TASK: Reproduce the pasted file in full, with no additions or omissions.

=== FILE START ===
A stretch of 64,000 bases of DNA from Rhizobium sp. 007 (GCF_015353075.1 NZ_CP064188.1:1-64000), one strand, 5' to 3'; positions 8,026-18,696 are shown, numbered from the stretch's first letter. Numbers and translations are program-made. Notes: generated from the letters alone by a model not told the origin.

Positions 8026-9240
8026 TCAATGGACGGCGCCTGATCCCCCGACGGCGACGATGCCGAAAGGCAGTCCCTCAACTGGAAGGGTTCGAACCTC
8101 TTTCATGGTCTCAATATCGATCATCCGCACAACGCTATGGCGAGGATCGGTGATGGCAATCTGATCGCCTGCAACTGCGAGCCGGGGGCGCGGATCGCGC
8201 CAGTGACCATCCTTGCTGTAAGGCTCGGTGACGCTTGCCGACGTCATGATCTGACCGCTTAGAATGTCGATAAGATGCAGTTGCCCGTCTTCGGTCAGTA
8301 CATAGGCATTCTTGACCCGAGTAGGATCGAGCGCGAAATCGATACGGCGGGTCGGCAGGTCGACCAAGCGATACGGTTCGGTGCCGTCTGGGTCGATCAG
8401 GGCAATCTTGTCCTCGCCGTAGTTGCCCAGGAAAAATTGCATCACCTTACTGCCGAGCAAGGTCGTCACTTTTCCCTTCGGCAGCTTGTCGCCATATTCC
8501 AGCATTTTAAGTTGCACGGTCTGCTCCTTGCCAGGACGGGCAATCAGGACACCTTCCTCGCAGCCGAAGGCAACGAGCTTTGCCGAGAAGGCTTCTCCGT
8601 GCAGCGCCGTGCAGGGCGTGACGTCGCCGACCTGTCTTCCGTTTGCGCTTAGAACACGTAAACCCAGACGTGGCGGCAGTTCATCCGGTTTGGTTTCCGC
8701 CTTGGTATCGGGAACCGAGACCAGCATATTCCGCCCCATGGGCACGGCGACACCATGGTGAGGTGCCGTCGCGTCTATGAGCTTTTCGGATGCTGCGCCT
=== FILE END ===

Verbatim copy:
A stretch of 64,000 bases of DNA from Rhizobium sp. 007 (GCF_015353075.1 NZ_CP064188.1:1-64000), one strand, 5' to 3'; positions 8,026-18,696 are shown, numbered from the stretch's first letter. Numbers and translations are program-made. Notes: generated from the letters alone by a model not told the origin.

Positions 8026-9240
8026 TCAATGGACGGCGCCTGATCCCCCGACGGCGACGATGCCGAAAGGCAGTCCCTCAACTGGAAGGGTTCGAACCTC
8101 TTTCATGGTCTCAATATCGATCATCCGCACAACGCTATGGCGAGGATCGGTGATGGCAATCTGATCGCCTGCAACTGCGAGCCGGGGGCGCGGATCGCGC
8201 CAGTGACCATCCTTGCTGTAAGGCTCGGTGACGCTTGCCGACGTCATGATCTGACCGCTTAGAATGTCGATAAGATGCAGTTGCCCGTCTTCGGTCAGTA
8301 CATAGGCATTCTTGACCCGAGTAGGATCGAGCGCGAAATCGATACGGCGGGTCGGCAGGTCGACCAAGCGATACGGTTCGGTGCCGTCTGGGTCGATCAG
8401 GGCAATCTTGTCCTCGCCGTAGTTGCCCAGGAAAAATTGCATCACCTTACTGCCGAGCAAGGTCGTCACTTTTCCCTTCGGCAGCTTGTCGCCATATTCC
8501 AGCATTTTAAGTTGCACGGTCTGCTCCTTGCCAGGACGGGCAATCAGGACACCTTCCTCGCAGCCGAAGGCAACGAGCTTTGCCGAGAAGGCTTCTCCGT
8601 GCAGCGCCGTGCAGGGCGTGACGTCGCCGACCTGTCTTCCGTTTGCGCTTAGAACACGTAAACCCAGACGTGGCGGCAGTTCATCCGGTTTGGTTTCCGC
8701 CTTGGTATCGGGAACCGAGACCAGCATATTCCGCCCCATGGGCACGGCGACACCATGGTGAGGTGCCGTCGCGTCTATGAGCTTTTCGGATGCTGCGCCT